Brodell is a UMMC leader in expanding store-and-forward telemedicine, which entails collecting clinical information from patients and sending it electronically, even on a cell phone, to another provider for evaluation. That information often includes a patient’s medical history, documents such as laboratory reports, and image, video and/or sound files.

Brodell’s department established a dermatology office in Louisville staffed by Dr. Adam Byrd. “He’s teaching our medical students and dermatology residents – and he’s 90 miles away in Louisville,” Brodell said. “That’s been a very effective way to interest students in careers in those areas. That clinic is serving a huge need. Instead of patients having to travel to Jackson, we have a full-time faculty member right there.”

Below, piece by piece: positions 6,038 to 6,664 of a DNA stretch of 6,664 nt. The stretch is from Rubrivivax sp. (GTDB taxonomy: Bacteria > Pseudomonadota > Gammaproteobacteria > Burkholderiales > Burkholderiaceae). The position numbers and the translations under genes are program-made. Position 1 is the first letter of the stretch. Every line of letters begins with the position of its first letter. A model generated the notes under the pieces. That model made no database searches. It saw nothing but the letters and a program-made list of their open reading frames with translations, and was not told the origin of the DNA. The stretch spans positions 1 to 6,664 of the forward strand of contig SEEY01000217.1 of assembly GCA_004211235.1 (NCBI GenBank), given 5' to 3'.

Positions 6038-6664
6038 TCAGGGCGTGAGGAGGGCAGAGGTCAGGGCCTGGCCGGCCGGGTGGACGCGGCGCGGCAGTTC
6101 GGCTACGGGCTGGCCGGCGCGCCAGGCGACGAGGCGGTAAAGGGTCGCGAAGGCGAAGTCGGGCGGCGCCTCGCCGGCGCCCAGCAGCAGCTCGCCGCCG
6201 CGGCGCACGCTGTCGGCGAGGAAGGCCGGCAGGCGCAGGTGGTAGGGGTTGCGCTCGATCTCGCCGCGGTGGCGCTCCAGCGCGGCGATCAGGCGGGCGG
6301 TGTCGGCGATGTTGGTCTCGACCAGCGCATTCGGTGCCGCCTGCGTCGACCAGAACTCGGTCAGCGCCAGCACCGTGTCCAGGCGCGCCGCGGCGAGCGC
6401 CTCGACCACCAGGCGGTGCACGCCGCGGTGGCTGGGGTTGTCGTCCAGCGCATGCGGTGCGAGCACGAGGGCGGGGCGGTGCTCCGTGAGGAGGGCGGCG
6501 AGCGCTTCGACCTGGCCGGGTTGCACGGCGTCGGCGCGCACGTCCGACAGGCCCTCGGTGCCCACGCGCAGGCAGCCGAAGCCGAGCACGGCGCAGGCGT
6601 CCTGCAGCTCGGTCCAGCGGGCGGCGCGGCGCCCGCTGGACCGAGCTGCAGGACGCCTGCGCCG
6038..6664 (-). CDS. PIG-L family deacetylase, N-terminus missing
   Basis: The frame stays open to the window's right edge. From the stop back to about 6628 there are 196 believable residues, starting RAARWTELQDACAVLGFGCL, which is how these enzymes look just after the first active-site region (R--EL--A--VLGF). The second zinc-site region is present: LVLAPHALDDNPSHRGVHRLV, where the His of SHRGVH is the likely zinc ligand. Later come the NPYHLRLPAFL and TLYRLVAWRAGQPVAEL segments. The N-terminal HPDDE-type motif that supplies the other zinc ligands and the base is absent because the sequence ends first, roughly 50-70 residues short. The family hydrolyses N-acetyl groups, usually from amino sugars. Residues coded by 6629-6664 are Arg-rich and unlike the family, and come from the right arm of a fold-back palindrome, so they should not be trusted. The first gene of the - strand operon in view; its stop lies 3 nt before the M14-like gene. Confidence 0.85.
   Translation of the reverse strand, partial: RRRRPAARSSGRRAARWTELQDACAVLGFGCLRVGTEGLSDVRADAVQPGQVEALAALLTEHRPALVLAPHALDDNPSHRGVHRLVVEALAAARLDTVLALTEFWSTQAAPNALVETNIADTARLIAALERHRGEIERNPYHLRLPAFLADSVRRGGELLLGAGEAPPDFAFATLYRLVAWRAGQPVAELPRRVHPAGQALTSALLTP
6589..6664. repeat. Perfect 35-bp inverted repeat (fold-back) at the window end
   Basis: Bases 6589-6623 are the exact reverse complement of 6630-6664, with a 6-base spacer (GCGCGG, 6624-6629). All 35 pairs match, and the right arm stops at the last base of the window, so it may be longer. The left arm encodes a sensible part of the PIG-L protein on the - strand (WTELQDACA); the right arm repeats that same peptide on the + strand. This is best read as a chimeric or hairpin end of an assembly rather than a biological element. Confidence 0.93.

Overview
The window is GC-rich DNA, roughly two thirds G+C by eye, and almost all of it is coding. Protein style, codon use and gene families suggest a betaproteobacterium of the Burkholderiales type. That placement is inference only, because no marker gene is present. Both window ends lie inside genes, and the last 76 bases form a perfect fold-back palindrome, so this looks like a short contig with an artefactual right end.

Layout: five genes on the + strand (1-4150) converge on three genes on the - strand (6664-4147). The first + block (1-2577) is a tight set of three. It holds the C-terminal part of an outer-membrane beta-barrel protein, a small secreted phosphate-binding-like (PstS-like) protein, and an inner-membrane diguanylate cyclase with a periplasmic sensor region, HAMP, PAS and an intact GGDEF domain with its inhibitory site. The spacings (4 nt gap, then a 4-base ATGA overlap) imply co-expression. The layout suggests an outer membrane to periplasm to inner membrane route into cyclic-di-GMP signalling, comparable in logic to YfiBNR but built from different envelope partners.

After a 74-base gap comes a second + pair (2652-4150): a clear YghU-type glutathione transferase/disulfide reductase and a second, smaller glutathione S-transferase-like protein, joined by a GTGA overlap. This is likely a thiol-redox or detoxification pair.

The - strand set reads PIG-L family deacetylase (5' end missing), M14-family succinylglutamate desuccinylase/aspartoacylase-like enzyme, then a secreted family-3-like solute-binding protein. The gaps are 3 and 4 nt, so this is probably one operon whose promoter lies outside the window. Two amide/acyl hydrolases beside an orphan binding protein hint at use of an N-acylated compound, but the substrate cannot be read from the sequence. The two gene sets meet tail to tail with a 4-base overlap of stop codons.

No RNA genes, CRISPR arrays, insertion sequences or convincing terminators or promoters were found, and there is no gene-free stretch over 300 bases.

Brodell, who serves as associate editor of the Journal of the American Academy of Dermatology, sees his connection with the ADA as “an opportunity to serve and learn.

“I never do things where I don’t learn something. There are opportunities to meet people on the national level, and that helps stir the pot on the best ways to care for patients, run a residency, or serve the community in other ways.”

The ADA’s annual meeting gives dermatology leaders the chance to discuss research and patient care, and it allows young dermatologists the opportunity to rub elbows with the giants in their field. “There’s never a time when I’m not talking to other people from around the country, letting them know what I’m doing and hearing their ideas to make what we are doing better,” Brodell said.

“Dr. Brodell is willing to spend time mentoring more junior colleagues and medical students and to share his expertise,” Helm said.

He noted that Brodell recently received a Certificate of Appreciation for Humanitarian Dermatology from the International League of Dermatological Societies. “He worked on an outbreak of monkey pox and was helpful in evaluating a cluster of it in Nigeria,” Helm said.

“He develops excitement for lifelong learning. He’s a man of many talents.”